I’ve written about this issue before, but usually only tangentially. It’s not something I feel the need to discuss all that often, not because my experiences aren’t novel or interesting, but because there are so few genuine opportunities to talk frankly about racial issues without the issues being sidetracked or hijacked by local or national politics. I actually have several compelling interests that could incentivize my sharing what it’s like growing up here (at or near the top would be to promote my creative works). But in practice, it’s hard to do so without being burdened by the advancement of a particular agenda – as in, talking about diversity in the context of Why We Need To Do Such & Such About The Problem – or, more honestly, without bumming white people out.
So, in light of the Michael Dunn verdicts — several guilty counts of attempted murder, but a hung jury on the count of murder in the first degree — there is a resurgence of conversation on social media about the ways in which the criminal justice systems, particularly in the state of Florida, are heavily biased against young Black men.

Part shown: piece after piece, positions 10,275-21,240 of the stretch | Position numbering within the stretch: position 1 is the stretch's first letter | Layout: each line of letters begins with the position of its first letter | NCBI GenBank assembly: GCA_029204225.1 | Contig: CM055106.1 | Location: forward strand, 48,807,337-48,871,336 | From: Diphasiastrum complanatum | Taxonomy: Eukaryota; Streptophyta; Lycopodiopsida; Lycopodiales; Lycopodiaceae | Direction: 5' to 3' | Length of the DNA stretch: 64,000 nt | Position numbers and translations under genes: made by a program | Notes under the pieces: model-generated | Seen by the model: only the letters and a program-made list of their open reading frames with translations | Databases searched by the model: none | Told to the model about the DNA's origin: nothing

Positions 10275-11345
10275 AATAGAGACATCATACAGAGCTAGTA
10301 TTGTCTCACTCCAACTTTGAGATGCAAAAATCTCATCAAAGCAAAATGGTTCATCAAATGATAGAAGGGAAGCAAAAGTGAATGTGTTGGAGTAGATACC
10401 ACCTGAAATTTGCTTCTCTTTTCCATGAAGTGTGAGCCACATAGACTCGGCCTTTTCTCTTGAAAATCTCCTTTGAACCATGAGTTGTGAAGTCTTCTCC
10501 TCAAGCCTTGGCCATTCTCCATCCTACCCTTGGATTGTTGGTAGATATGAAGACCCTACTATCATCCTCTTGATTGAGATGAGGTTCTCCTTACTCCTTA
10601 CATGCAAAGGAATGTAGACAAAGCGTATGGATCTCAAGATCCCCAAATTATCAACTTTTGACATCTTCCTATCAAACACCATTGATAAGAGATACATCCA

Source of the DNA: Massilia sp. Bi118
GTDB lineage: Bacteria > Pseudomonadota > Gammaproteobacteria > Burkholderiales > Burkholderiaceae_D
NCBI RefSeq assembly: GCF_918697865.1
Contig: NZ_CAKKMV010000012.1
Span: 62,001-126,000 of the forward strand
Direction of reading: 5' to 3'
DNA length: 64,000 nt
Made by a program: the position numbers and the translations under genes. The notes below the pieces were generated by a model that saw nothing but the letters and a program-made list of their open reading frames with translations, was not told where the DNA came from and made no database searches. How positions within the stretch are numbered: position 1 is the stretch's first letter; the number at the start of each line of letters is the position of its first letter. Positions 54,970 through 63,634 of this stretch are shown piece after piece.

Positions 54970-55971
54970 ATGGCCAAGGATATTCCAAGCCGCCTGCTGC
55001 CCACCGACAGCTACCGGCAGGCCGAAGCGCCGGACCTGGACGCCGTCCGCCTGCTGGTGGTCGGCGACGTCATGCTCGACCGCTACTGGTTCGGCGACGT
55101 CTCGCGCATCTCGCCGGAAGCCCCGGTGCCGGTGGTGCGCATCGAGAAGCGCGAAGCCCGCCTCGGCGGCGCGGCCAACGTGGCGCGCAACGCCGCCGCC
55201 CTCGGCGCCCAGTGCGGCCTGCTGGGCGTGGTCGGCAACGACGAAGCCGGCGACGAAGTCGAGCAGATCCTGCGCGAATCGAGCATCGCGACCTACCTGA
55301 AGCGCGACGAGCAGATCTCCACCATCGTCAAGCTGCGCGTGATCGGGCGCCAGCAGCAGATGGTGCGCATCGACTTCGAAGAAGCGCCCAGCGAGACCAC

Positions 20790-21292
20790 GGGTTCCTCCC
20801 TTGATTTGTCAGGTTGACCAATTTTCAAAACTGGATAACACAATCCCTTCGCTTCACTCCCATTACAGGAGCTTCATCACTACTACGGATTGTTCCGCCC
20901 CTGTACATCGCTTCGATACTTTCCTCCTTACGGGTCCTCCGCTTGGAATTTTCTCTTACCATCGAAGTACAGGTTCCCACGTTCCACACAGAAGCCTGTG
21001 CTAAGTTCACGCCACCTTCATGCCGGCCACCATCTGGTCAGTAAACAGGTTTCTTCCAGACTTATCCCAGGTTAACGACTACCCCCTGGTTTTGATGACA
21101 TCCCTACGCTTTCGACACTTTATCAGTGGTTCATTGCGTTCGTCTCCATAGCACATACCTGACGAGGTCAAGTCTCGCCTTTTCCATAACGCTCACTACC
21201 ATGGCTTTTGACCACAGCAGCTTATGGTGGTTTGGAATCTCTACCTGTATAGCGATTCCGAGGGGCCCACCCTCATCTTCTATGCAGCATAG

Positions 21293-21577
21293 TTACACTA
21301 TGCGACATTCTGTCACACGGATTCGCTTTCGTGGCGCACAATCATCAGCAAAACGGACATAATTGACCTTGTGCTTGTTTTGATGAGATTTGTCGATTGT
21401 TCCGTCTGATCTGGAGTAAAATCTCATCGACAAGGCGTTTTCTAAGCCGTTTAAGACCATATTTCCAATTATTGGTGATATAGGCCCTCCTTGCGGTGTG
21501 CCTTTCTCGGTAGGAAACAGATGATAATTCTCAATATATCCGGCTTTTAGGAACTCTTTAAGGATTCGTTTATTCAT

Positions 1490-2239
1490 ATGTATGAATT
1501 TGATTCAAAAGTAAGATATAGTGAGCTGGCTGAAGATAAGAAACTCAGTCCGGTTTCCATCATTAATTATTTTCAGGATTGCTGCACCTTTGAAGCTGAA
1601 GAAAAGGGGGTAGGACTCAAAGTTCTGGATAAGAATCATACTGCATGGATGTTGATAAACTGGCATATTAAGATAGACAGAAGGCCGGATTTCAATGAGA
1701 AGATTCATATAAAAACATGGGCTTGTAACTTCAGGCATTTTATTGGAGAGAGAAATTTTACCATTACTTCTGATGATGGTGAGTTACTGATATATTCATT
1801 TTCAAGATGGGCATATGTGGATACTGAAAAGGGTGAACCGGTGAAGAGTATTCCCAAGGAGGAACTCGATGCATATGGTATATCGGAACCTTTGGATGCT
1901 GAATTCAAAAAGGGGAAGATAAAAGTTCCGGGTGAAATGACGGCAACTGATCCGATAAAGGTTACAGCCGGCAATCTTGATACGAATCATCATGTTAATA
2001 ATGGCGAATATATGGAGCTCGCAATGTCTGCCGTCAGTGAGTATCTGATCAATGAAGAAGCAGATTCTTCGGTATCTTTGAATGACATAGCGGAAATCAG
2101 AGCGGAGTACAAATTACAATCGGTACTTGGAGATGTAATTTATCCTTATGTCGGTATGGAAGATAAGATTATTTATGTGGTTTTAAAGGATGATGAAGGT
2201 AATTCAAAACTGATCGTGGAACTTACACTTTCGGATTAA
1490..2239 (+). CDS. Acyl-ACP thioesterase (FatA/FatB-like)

In particular, I’ve seen scores of Black people lamenting this disparity, usually with some emotional combination of sadness, anger, or, most common, a detached bitter sense of resignation.
And in response, when discussing the particulars of the case, I’ve seen several White people say things like, “well I just don’t think it should be about race,” or “skin color has nothing to do with it,” or something along those lines. It’s not that they’re defending Michael Dunn’s (or before him, George Zimmerman’s) actions, but they’re saying “it’s just a tragic situation, period, and race shouldn’t factor into it.”
I give a brief hat tip and a shout out to Lynne Childress of The Sweet Midlife, who brought this back up in her Facebook feed the other day. It rekindled all kinds of thoughts and feelings that I’ve been meaning to say for years, but never took the time to do so.
So in the spirit of resisting any further procrastination, here it is…
If you want to be my friend on any level, please see to it that you never use the phrase “the race card.”
Being someone who appreciates vivid word pictures and solid metaphors, I can appreciate its allure. “The race card” is one of those expressions that is handy for White people who wish to convey their frustration about racial discussions, particularly when they feel that race is being injected into the conversation in ways that it doesn’t belong. It’s often accompanied by the idea that such an injection is an example of “reverse racism.”
But it’s got to stop, and here’s why: